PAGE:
For what purpose do you need these lights?
1. Touring/camping/being seen
If your intent is to tour and camp, probably LED white lights are best because of their long life and low temperatures (safe to take these into a tent). In addition, these lights provide enough light that car drivers can see you.
2. Commuting and seeing the road
Now I can wear my geek hat!
For commuting, typically bright light is needed. Here is a forum thread that is 47 pages long on building your own bike lights (many home built systems are displayed here -- interesting to view what others have done):
Building these lights are easy to do. Really.
Just two days ago I built my second set of lights for my commuting bike. The light consisted of
1. $3 rubber flashlight from Big Lots
2. $3.50 20 watt halogen MR16 spot light from Lowes ($10 for package of 3 of these)
3. $7 electrical wire from Ag-supply
4. $6 yellow LED light from Ag-supply (mounted under down tube so cars can see me from side)
5. $6 red LED light from Ag-supply (mounted on rear rack, very bright)
6. $15 12 volt, 7ah sealed lead acid (SLA) battery (heavy, about 7 pounds, but you can get more expensive light-weight batteries if needed. I don't mind heavy stuff on my commuter. The 7ah battery will give me about 2+ hours of run time). Radio shack
7. $2 switch from Lowes
8. $5 wire connectors of various kinds from Lowes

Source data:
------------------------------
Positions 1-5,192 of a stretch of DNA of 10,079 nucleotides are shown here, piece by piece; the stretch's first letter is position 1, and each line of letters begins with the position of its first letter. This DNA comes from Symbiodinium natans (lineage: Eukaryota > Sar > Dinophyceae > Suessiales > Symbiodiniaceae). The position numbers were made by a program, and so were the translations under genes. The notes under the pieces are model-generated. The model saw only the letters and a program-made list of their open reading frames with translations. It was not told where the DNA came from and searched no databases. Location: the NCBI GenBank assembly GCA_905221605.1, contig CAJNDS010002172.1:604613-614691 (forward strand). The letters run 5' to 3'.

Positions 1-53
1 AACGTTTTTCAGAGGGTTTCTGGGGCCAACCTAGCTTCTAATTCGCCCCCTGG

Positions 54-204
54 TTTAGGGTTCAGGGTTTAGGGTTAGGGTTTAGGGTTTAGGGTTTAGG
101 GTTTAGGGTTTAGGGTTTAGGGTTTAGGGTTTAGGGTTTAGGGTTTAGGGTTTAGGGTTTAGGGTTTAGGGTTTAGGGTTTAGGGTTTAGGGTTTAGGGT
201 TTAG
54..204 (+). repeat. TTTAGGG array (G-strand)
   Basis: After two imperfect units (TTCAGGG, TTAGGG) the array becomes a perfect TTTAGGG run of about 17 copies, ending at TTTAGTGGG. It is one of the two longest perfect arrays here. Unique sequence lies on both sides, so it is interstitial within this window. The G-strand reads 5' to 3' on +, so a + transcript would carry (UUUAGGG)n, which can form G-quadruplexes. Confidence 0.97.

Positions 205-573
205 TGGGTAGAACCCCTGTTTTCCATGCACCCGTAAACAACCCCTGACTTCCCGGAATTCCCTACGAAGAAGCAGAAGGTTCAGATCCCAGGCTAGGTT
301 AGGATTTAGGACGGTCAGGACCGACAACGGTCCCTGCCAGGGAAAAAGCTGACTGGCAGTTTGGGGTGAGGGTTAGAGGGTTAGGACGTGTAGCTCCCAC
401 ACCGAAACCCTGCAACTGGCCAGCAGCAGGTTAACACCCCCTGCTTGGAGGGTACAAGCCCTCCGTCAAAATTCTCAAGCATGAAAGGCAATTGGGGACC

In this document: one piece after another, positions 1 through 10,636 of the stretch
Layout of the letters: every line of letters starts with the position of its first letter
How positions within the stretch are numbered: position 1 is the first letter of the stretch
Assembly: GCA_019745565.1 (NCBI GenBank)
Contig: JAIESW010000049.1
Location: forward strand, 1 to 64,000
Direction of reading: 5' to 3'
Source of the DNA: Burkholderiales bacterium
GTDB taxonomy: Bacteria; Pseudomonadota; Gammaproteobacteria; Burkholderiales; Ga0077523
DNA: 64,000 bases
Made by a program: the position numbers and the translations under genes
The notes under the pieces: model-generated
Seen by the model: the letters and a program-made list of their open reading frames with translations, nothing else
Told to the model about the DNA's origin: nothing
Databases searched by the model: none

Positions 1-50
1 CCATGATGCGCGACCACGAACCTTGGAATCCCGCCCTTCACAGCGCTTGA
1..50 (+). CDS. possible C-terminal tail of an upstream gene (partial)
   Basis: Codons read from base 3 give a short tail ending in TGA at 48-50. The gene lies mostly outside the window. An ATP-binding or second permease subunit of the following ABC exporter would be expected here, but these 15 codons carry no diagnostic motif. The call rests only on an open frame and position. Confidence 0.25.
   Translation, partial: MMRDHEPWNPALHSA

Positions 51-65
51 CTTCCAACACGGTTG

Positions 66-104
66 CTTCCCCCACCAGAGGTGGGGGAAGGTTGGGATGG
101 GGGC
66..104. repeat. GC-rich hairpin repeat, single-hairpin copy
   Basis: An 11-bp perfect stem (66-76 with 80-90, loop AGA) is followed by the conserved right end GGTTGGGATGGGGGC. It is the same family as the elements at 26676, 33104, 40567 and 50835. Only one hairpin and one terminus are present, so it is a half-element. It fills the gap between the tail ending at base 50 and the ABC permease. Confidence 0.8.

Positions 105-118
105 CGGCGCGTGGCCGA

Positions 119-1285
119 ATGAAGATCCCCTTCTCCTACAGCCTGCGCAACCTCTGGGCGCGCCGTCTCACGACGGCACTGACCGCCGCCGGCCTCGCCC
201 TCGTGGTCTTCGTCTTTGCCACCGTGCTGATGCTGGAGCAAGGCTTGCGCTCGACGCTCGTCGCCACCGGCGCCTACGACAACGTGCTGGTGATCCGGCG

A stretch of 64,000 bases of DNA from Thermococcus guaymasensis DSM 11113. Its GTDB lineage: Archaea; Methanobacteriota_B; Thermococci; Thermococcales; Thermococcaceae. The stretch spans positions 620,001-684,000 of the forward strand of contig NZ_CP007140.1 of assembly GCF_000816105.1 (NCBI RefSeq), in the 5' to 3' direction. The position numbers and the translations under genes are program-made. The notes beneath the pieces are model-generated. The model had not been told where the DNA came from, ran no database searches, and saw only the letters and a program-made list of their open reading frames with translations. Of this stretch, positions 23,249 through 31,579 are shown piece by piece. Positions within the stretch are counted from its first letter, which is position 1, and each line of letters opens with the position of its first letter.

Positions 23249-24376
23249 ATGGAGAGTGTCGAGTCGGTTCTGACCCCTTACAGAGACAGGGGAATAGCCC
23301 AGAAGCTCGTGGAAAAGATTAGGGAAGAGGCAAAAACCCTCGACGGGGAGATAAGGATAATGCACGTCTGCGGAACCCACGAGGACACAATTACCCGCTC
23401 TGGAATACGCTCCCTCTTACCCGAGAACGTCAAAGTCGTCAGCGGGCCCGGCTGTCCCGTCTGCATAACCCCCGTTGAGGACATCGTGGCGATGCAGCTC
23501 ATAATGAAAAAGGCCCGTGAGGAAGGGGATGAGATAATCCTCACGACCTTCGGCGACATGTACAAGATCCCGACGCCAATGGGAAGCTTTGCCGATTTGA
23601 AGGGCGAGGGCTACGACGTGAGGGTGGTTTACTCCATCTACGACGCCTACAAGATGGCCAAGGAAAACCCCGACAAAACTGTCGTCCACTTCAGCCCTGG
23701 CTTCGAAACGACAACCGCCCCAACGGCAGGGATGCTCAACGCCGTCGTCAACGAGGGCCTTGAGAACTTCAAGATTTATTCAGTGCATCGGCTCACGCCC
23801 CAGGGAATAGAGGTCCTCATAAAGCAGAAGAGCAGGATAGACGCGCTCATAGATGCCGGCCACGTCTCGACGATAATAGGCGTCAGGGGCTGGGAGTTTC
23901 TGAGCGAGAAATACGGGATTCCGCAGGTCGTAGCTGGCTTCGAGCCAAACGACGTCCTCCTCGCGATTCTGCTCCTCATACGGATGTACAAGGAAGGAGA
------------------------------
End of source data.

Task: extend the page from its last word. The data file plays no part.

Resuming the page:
9. $15 low level charger for battery --Radio shack
10. $7 camera case used to mount SLA battery on front rack of bike, from Big Lots
Total price: $69.5 + tax and time (although as a geek project, spending time on this is the fun part).
I was testing this system tonight when I caught my wife driving home and she stopped to tell me I should angle my headlight down since it blinded her. A 20w halogen is very bright, especially a spot light (I should have used a semi-spot with some flood for better side lighting).
With previous cheap lights I have used (Cateye LED lights), oncoming headlights from cars would washout my light and I was unable to see where I was going -- literally, I could not see the side of the road. However, with this homemade light, oncoming headlights do not wash out my light and I can see road shoulders. In fact, before I angled the light down more to heed my wife's advice, I could see trees over 200 yards away
If you decide to build your own, keep in mind halogen lights run very hot. A 20 w halogen reaches 100c (about 212 degrees F). It runs fine in the flashlight body I used, but I drilled holes in bottom and sides to allow air to circulate.
If you are not interested in building your own, you can find some halogen lighting systems for under $100, but these generally don't have side or tail lights with them. For example:
I can assure you, though, that for less than $100, you can build a lighting system that will put out as much light (or more) as $400-$600 light systems. The difference will be weight (mine weights about 9 pounds total due to the SLA battery), sleek mounting system (I used cable ties and old peddle clip laces), and name prestige.
With my previous home built lighting system, I had two 20w halogens, one was spot and the other flood. When both were on (40w total), my bike lights were similar to motorcycle headlights, and were close to the brightness of car lights. One could easily ride fast on trails with these lights because the area was so well lit.